My cheeks were blushing.
My mouth became dry.
My hands clammed with sweat.
My heart started racing, faster and faster.
Thud. Thud. Thud.
I struggled to breathe.
I felt sick.
I just wanted to run far, far, far away.
No, I wasn’t about to do some public speech or interview for my dream job. That’s how I felt every time I was about to meet another human being. When you have social anxiety, any interaction with another person can trigger a panic attack.
Every pair of eyeball makes you feel anxious. You feel like everything you do or say is scrutinized, and bound to be judged negatively. You’ll make a mistake. Say something stupid. Make a fool of yourself. Everyone will notice it, remember it, and hate you forever.
To avoid another attack, you avoid people. But that makes it worse, because you’re missing out on so many amazing opportunities. In the worst cases, you’re missing out on your entire life.
It doesn’t have to be this way. Luckily, there are lots of things we can do to overcome social anxiety, so we can go out and live our lives to the full:
1. Breathe It Away
Anxiety is so hard to control. Once that feeling takes hold, you feel so powerless. Until you bring it under control, it’s futile to try anything else. Nothing’ll work. So, how can we keep it under control? Just breathe. Take long, deep breaths from your abdomen.
You see, short, shallow breaths stimulate the sympathetic nervous system, which is associated with the fight-or-flight response that shuts down any logical thinking and triggers anxiety.
Slow, deep breaths, instead, stimulate the parasympathetic nervous system, which triggers the relaxation response. That’s why deep breathing is key to relaxation. You may still feel a bit anxious, but now you’re also more in control of your body and able to think things through more carefully.
2. Find the trigger
Now that we’re feeling calmer, we can start exploring why we felt so anxious. Anxiety isn’t an enemy that screws us up for no reason. It’s our alarm system warning us of potential threats. Problem is, it doesn’t always work very well.
Our mind and body remember everything. If not consciously, at least subconsciously. So, when we’re about to do something, our minds think back to all the previous times we’ve gone through something similar. If those experiences weren’t positive, it’ll send out an alarm, warning us there’s danger ahead.
Truth is, there isn’t. Ok, maybe we had a bad experience in the past. But that doesn’t mean the next time will be bad as well. The past is gone. The future is a clean slate.
3. Get Real
Anxiety makes us think that even the smallest mistake is an unforgivable sin that’ll turn us into outcasts. The antidote? Realistic thinking.
For example, if you have a business meeting to go to and are thinking “I have no idea what to say, I’ll stumble my way through it, and make a fool of myself,” take a breathe and reframe it as, “I’m prepared and know what I need to say. Maybe I’ll stumble on a couple of words, but no one will remember it. All they care about is that business gets done.”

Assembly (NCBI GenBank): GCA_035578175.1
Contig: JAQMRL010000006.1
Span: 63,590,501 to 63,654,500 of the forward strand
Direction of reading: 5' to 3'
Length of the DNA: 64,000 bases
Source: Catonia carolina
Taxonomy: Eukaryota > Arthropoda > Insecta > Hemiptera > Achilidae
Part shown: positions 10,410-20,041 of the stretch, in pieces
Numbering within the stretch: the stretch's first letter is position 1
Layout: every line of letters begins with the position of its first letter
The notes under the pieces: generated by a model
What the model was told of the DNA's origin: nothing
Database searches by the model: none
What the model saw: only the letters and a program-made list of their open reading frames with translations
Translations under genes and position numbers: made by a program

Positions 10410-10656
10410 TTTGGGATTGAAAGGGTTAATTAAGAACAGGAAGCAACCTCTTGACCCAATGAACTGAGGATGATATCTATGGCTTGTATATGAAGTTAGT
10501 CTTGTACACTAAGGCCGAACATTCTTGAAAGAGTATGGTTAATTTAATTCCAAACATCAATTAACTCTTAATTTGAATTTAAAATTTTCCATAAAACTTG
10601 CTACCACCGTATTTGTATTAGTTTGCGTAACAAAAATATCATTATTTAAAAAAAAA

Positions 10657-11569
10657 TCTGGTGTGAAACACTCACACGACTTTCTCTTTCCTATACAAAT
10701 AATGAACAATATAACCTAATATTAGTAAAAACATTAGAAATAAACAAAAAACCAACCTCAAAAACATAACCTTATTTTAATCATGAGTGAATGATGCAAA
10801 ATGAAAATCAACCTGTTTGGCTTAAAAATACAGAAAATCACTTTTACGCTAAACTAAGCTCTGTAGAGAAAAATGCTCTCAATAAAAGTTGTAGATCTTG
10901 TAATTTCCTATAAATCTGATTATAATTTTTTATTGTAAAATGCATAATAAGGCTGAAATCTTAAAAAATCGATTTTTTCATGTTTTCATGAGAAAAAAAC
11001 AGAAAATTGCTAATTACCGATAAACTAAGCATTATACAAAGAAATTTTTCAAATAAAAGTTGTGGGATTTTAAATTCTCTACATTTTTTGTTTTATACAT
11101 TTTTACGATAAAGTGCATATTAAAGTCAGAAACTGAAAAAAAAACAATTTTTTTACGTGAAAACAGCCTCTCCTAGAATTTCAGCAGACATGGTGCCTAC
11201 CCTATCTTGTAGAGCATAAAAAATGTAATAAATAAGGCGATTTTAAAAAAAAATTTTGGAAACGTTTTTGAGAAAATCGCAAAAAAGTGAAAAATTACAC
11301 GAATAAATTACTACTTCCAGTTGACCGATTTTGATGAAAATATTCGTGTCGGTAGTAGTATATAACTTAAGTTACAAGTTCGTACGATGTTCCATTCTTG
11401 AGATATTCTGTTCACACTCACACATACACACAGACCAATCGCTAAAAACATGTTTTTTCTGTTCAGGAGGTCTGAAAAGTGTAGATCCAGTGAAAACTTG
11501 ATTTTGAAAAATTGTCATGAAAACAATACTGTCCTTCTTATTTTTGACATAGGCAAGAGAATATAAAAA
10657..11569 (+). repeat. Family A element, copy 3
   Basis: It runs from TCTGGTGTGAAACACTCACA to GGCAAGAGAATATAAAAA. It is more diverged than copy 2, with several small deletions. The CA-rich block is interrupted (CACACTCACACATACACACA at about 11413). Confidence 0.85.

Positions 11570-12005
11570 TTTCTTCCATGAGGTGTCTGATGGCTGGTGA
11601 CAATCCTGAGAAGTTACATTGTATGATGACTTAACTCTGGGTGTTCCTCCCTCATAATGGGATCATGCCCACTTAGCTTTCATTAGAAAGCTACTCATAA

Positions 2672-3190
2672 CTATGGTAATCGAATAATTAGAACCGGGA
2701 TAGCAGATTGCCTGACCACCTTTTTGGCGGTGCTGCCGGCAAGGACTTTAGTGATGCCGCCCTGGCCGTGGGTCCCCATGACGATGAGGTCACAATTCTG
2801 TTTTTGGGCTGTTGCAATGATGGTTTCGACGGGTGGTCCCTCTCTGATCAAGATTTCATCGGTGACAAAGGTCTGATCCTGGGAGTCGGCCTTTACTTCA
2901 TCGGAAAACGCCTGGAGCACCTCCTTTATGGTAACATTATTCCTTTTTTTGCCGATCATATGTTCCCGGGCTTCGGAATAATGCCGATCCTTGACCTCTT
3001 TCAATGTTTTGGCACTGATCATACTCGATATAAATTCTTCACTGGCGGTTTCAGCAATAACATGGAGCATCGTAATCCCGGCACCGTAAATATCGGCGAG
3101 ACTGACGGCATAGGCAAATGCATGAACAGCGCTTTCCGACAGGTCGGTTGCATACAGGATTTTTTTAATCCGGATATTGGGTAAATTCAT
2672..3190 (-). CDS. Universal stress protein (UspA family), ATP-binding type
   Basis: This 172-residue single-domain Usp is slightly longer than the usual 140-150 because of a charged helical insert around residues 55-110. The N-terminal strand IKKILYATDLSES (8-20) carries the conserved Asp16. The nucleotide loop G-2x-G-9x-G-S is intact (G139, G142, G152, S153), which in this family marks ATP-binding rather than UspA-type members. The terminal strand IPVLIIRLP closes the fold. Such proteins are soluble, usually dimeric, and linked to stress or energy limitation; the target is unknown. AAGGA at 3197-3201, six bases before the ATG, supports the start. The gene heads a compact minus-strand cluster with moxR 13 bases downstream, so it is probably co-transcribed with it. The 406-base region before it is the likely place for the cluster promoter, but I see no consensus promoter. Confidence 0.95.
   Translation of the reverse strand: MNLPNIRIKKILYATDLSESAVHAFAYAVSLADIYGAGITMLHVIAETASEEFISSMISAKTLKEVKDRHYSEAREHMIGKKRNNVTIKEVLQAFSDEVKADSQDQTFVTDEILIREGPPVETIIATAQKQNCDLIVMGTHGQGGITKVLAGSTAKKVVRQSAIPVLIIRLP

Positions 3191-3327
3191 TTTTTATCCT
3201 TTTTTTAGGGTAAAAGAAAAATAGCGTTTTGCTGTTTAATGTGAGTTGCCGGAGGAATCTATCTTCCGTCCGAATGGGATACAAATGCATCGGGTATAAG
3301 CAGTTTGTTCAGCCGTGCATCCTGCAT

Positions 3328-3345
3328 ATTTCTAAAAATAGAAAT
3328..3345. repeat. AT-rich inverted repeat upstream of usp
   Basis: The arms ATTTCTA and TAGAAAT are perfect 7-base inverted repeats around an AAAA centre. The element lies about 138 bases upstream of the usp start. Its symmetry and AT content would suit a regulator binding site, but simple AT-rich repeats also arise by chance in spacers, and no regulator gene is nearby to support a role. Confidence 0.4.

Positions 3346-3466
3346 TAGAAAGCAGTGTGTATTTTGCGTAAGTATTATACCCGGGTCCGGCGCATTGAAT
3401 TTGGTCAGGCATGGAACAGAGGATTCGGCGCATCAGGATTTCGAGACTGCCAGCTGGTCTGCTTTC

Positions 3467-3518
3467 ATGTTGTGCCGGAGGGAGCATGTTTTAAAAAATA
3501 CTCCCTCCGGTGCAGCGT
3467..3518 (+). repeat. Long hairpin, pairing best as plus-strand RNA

That’s a far more likely scenario, isn’t it?
4. Turn anxiety into excitement
Have you ever noticed that anxiety and excitement almost feel the same? Both make you feel butterflies in your stomach, make your hands sweat and your heart race faster. When we label those feelings as anxiety, we focus on everything that could go wrong.
But, when we label them excitement, we imagine all the good things that could come our way. A new world of opportiunities opens up. The best part? Even if you don’t feel excited, telling yourself you’re excited can actually make you excited. Our bodies are amazing like that.
5. Focus on the here and now
Anxiety makes us focus on ourselves and the millions ways in which we can mess up. That just makes us feel more anxious. The soliution is to focus on the moment. Turn your attention to what is.
If you’re talking to someone, listen attentively to what he’s saying, not on the wrong things you may be saying. If you’re giving a presentation, think about the points you’re making, not about what could go wrong. Focus on the task at hand, and be fully present in the moment. It’s hard, but it helps. A lot.
6. Just go for it
Anxiety makes you want to run far, far, away, and then lock yourself into a safe room where nothing and no one can hurt you. But, that doesn’t work, does it? We still get hurt, and we miss out on so much to boot.
The only way to beat it is to do the very thing you’re anxious about. Take a few deep breathes, figure out what makes you anxious, reframe your unrealistic fears into a realistic scenario you can feel excited about, keep your focus on the moment, and go for it.
Go slow, though. You don’t need to do it all at once.
The Bottom Line
Struggling with things and situations that are a walk in the park for most people doesn’t make you a failure or a loser. You’re an amazing human being, and much stronger than you think you are. You just need the right tools to deal with anxiety. Next time, it rears its ugly head, you’ll know what to do.
Have you ever experienced social anxiety? If so, how do you deal with it?